protected double _x;  // double type for example
   public  property double X() const { return _x; }
 
   // ctor
   public this(double x) { _x = x; } // double type for example
 
   void FN(ref const(double) in_x) // double type for example
   {
     // ... do some operations with _x
   }
 
 }
 
 main(..)
 {
   ....
   X x = X(20);
 
   x.FN(30); // getting an error
 }
 
 
   why x.FN(20) gets me an error?
   the construction "ref const(double)" or "ref 
 immutable(double)"
 must be an rvalue by default I think, but in FN parameter the
 compiler expects an lvalue...
   this strategy is the way to some unnecessary copy operations,
 when value 20 (or some big struct instead of it) will copy to 
 the
 stack..
 
 How can I resolve this problem?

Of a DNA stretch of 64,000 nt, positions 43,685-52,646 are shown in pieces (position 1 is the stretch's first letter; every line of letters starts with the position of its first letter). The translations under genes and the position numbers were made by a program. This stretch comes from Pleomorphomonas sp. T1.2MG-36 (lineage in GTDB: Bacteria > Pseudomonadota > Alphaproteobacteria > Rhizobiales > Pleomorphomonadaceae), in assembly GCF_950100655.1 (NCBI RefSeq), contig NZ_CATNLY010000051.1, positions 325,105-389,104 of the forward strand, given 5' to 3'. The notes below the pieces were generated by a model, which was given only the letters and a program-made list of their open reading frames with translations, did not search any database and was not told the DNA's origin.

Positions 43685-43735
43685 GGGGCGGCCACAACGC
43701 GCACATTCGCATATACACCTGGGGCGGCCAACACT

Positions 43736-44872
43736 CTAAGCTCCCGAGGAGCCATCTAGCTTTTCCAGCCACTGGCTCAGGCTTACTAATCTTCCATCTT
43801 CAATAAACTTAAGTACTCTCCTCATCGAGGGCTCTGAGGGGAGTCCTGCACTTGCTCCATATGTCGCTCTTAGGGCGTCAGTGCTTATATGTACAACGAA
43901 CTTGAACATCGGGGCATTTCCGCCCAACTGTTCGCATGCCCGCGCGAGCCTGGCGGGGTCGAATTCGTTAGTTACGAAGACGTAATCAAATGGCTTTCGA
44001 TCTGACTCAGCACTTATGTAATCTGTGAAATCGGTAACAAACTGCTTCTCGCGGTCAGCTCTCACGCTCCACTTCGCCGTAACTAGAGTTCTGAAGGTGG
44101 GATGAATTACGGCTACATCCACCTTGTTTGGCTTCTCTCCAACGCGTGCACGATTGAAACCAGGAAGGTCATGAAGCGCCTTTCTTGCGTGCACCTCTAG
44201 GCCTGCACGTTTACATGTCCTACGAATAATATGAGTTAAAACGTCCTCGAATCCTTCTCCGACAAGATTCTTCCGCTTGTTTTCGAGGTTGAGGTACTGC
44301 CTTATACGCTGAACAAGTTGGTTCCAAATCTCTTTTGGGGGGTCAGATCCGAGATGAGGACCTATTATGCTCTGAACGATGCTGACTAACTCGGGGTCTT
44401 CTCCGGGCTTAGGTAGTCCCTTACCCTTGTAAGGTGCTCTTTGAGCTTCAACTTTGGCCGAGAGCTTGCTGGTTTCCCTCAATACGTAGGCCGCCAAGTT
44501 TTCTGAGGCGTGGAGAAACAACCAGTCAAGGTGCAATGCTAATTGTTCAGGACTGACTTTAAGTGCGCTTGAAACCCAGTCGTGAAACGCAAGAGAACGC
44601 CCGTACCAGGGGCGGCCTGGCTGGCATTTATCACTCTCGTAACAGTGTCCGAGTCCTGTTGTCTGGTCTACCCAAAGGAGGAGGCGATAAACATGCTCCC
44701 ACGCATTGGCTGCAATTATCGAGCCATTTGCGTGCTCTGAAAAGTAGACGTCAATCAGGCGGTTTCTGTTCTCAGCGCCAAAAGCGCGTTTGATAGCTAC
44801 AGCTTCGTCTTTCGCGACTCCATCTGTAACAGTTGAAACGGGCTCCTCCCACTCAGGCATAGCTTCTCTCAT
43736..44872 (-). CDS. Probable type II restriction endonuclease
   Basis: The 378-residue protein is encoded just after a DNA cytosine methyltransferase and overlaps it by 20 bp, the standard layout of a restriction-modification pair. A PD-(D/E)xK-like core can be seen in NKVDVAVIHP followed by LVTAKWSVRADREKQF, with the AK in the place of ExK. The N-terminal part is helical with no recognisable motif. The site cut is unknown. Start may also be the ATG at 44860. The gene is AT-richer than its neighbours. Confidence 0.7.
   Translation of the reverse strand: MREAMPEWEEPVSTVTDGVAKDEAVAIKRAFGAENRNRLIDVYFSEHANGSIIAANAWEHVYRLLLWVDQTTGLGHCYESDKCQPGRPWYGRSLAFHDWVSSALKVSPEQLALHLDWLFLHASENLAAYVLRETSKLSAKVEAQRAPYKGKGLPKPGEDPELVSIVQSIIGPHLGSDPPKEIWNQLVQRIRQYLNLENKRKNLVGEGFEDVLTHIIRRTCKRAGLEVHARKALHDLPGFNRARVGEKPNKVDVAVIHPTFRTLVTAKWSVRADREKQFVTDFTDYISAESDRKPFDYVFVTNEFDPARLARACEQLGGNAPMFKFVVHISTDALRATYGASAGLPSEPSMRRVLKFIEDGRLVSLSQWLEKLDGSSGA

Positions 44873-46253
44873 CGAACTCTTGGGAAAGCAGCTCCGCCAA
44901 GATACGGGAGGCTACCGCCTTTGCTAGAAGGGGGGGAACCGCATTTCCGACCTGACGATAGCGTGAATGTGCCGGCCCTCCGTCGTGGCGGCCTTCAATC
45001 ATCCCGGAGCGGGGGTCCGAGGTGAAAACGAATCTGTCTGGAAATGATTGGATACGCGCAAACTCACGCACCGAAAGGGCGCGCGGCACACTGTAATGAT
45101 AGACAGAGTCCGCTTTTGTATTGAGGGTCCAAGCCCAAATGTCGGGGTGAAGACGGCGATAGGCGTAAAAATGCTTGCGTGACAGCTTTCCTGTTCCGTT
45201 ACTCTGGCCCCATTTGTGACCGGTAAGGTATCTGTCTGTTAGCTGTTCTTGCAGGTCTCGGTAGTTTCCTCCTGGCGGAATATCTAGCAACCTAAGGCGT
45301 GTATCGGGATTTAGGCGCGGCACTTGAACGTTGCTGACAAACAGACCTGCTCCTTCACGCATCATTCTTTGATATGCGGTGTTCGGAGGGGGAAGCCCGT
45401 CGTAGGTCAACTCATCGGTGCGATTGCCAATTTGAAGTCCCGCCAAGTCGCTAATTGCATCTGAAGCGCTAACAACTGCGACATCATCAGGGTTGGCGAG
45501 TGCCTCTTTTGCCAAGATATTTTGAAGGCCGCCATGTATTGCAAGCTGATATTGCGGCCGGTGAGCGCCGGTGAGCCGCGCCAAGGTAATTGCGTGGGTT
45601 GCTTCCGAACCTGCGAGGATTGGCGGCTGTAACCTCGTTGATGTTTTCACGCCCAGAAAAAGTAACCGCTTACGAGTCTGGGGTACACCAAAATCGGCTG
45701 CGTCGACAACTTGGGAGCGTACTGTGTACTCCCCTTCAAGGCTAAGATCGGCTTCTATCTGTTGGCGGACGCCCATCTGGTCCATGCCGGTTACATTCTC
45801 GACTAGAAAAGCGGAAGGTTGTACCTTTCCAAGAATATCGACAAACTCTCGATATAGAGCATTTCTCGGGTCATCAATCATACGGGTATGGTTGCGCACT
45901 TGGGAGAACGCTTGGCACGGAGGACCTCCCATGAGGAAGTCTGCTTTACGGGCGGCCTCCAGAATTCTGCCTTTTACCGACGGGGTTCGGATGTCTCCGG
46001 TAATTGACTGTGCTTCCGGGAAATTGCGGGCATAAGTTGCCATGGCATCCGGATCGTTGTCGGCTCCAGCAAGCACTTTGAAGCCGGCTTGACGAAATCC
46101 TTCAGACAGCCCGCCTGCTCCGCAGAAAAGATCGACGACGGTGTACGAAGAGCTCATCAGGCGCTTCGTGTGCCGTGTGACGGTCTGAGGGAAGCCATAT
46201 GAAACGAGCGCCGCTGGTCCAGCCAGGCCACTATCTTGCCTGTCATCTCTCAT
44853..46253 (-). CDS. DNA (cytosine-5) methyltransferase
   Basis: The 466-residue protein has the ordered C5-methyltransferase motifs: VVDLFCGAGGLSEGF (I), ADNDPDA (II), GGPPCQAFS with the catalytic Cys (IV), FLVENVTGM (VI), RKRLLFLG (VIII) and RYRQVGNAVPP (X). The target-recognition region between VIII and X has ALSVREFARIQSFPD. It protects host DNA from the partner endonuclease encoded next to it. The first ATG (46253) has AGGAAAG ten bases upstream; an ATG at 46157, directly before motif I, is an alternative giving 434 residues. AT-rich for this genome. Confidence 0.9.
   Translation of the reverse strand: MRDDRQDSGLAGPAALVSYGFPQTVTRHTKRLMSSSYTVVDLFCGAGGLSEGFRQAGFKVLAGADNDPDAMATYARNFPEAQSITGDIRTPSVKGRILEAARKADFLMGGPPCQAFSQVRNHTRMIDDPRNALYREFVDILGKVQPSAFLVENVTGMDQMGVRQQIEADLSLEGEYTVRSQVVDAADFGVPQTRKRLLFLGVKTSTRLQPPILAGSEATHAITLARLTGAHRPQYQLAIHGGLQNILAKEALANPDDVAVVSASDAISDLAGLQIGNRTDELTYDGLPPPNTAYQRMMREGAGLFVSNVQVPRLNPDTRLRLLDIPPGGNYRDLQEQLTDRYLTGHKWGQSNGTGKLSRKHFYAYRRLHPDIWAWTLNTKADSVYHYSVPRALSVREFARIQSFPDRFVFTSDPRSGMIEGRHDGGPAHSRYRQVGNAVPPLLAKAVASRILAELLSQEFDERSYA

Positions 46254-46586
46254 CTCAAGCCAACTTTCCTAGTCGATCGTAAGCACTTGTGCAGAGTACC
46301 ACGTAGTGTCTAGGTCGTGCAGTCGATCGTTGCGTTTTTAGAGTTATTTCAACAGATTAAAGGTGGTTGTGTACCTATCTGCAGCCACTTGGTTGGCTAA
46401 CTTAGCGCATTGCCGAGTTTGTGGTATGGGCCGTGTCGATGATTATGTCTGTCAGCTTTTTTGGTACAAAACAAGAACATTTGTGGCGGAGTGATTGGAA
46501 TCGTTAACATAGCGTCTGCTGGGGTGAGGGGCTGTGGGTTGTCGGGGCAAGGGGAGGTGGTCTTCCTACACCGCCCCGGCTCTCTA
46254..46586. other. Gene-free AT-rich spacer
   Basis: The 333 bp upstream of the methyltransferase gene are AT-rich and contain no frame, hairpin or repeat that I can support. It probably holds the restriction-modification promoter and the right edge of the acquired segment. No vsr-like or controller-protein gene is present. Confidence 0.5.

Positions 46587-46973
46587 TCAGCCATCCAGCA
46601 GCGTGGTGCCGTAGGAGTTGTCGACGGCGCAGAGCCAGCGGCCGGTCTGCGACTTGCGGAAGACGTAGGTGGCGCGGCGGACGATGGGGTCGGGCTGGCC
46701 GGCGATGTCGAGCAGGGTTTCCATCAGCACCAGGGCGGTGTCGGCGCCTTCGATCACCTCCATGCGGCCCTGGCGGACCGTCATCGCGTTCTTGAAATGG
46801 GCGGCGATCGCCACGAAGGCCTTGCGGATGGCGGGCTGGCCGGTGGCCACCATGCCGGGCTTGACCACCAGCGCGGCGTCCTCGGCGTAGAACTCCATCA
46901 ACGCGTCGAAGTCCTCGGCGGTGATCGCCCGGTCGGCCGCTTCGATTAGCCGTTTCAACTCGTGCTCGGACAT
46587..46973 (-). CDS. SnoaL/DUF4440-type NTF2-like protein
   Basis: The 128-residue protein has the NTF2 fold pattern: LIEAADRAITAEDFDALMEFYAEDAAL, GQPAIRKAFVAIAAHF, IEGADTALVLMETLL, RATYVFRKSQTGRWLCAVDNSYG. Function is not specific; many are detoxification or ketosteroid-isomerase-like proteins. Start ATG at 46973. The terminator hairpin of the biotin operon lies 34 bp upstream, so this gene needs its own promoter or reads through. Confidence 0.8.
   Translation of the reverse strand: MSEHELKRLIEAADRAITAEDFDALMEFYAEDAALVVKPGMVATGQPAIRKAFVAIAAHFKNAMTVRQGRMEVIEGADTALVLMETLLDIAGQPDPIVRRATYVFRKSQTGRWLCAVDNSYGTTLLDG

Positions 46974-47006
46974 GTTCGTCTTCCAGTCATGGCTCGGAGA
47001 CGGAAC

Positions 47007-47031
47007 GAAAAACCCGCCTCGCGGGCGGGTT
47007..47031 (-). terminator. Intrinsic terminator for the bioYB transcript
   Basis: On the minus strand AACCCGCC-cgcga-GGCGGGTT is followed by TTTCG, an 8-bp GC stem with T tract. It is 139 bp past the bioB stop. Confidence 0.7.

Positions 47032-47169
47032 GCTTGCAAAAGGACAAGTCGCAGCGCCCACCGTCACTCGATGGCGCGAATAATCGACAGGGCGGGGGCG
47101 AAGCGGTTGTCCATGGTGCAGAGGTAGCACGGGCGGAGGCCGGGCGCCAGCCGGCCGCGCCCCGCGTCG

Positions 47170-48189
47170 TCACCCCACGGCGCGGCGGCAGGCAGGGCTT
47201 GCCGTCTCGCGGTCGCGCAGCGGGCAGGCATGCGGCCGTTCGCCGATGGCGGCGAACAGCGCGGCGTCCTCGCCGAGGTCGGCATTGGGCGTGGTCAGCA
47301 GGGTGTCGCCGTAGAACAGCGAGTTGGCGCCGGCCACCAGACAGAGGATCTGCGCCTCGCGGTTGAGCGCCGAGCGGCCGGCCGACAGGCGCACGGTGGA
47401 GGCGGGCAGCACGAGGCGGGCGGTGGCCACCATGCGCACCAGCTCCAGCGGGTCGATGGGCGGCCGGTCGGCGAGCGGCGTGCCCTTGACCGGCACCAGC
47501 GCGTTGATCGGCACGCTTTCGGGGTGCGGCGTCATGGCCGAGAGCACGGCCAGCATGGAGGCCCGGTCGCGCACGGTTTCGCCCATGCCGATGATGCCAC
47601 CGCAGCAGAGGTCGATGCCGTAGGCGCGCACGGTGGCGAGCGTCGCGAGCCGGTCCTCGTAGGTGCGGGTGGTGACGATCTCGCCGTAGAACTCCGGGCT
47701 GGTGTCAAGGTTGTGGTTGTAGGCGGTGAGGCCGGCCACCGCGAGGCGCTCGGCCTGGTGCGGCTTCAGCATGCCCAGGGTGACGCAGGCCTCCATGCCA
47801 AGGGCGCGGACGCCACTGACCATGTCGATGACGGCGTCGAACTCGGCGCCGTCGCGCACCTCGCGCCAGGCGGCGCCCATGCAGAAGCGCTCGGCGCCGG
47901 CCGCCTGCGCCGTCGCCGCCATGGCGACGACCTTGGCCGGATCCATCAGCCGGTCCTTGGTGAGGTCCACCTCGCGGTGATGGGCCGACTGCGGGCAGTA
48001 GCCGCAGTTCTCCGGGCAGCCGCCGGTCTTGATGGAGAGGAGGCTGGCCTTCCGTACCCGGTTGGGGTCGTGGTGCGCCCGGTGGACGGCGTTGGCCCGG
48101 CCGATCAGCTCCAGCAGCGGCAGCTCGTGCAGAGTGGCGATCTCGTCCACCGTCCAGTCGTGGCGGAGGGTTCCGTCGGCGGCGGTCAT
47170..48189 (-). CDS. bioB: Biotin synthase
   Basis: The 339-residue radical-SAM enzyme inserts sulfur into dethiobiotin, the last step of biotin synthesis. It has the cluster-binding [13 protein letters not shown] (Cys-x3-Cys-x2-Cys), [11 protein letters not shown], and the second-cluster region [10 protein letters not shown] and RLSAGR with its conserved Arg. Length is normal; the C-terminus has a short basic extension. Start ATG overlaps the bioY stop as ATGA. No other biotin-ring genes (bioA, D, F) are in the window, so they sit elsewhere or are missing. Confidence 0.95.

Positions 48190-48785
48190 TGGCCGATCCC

Unlike C++, const ref _must_ be an lvalue just like ref. If you use auto ref instead of const ref, the compiler is supposed to choose between ref and non- ref based on which it thinks would be more efficient, but it currently only works with templated types. You can duplicate the function and have a version whose parameter is const ref and one which is not, but be careful if you try and make the non-const ref version call the const ref version (to avoid duplicating the function's body) and make sure that you don't get infinite recursion. It usually works, but I've run into cases before where I ended up with infinite recursion, so make sure that you have unit tests which check. Regardless, if you're dealing with a primitive type like double, don't bother with const ref. It's not going to be more efficient. It's with large structs that you can see a difference. - Jonathan M Davis